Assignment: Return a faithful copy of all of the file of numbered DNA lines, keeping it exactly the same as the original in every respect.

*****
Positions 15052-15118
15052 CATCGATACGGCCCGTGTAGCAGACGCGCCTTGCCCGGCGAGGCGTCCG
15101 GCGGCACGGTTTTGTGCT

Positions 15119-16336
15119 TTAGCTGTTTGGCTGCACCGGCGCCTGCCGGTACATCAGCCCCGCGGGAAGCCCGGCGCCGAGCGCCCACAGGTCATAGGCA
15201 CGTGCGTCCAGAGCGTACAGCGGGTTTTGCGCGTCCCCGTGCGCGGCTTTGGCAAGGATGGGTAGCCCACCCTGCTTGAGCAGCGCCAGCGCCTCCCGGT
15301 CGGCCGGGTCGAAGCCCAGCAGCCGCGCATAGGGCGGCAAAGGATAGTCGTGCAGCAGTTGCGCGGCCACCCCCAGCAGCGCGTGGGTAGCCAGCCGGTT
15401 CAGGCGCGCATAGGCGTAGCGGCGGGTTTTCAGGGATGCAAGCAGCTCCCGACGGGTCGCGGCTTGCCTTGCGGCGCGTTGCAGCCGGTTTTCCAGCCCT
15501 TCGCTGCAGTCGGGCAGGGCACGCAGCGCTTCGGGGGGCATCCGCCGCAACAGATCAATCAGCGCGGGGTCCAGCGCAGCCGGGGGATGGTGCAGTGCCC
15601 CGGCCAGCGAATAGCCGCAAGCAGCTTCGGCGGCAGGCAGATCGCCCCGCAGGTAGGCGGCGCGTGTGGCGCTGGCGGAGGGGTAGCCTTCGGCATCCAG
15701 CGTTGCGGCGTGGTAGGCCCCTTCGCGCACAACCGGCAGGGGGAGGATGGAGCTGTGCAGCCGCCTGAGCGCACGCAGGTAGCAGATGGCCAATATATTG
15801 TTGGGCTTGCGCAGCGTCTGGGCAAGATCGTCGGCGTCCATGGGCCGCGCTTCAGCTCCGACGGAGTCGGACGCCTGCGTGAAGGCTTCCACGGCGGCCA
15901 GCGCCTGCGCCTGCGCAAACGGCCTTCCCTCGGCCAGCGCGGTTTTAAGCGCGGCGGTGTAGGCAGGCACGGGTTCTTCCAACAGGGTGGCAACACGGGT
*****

Positions 15052-15118
15052 CATCGATACGGCCCGTGTAGCAGACGCGCCTTGCCCGGCGAGGCGTCCG
15101 GCGGCACGGTTTTGTGCT

Positions 15119-16336
15119 TTAGCTGTTTGGCTGCACCGGCGCCTGCCGGTACATCAGCCCCGCGGGAAGCCCGGCGCCGAGCGCCCACAGGTCATAGGCA
15201 CGTGCGTCCAGAGCGTACAGCGGGTTTTGCGCGTCCCCGTGCGCGGCTTTGGCAAGGATGGGTAGCCCACCCTGCTTGAGCAGCGCCAGCGCCTCCCGGT
15301 CGGCCGGGTCGAAGCCCAGCAGCCGCGCATAGGGCGGCAAAGGATAGTCGTGCAGCAGTTGCGCGGCCACCCCCAGCAGCGCGTGGGTAGCCAGCCGGTT
15401 CAGGCGCGCATAGGCGTAGCGGCGGGTTTTCAGGGATGCAAGCAGCTCCCGACGGGTCGCGGCTTGCCTTGCGGCGCGTTGCAGCCGGTTTTCCAGCCCT
15501 TCGCTGCAGTCGGGCAGGGCACGCAGCGCTTCGGGGGGCATCCGCCGCAACAGATCAATCAGCGCGGGGTCCAGCGCAGCCGGGGGATGGTGCAGTGCCC
15601 CGGCCAGCGAATAGCCGCAAGCAGCTTCGGCGGCAGGCAGATCGCCCCGCAGGTAGGCGGCGCGTGTGGCGCTGGCGGAGGGGTAGCCTTCGGCATCCAG
15701 CGTTGCGGCGTGGTAGGCCCCTTCGCGCACAACCGGCAGGGGGAGGATGGAGCTGTGCAGCCGCCTGAGCGCACGCAGGTAGCAGATGGCCAATATATTG
15801 TTGGGCTTGCGCAGCGTCTGGGCAAGATCGTCGGCGTCCATGGGCCGCGCTTCAGCTCCGACGGAGTCGGACGCCTGCGTGAAGGCTTCCACGGCGGCCA
15901 GCGCCTGCGCCTGCGCAAACGGCCTTCCCTCGGCCAGCGCGGTTTTAAGCGCGGCGGTGTAGGCAGGCACGGGTTCTTCCAACAGGGTGGCAACACGGGT